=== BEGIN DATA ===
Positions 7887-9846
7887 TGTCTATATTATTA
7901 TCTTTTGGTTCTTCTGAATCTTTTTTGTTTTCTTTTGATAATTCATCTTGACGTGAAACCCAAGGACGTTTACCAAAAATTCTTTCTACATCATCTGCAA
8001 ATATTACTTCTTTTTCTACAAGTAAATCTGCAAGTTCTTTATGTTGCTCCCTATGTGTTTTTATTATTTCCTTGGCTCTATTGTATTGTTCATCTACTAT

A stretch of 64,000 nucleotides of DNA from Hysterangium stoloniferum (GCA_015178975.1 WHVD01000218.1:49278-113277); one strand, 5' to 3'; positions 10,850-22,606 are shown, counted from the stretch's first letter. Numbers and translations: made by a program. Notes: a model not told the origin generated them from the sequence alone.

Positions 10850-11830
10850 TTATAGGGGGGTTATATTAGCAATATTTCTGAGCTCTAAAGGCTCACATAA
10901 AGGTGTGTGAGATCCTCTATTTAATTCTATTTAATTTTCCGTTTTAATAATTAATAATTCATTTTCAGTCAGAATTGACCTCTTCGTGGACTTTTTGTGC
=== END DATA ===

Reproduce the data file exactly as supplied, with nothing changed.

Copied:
Positions 7887-9846
7887 TGTCTATATTATTA
7901 TCTTTTGGTTCTTCTGAATCTTTTTTGTTTTCTTTTGATAATTCATCTTGACGTGAAACCCAAGGACGTTTACCAAAAATTCTTTCTACATCATCTGCAA
8001 ATATTACTTCTTTTTCTACAAGTAAATCTGCAAGTTCTTTATGTTGCTCCCTATGTGTTTTTATTATTTCCTTGGCTCTATTGTATTGTTCATCTACTAT

A stretch of 64,000 nucleotides of DNA from Hysterangium stoloniferum (GCA_015178975.1 WHVD01000218.1:49278-113277); one strand, 5' to 3'; positions 10,850-22,606 are shown, counted from the stretch's first letter. Numbers and translations: made by a program. Notes: a model not told the origin generated them from the sequence alone.

Positions 10850-11830
10850 TTATAGGGGGGTTATATTAGCAATATTTCTGAGCTCTAAAGGCTCACATAA
10901 AGGTGTGTGAGATCCTCTATTTAATTCTATTTAATTTTCCGTTTTAATAATTAATAATTCATTTTCAGTCAGAATTGACCTCTTCGTGGACTTTTTGTGC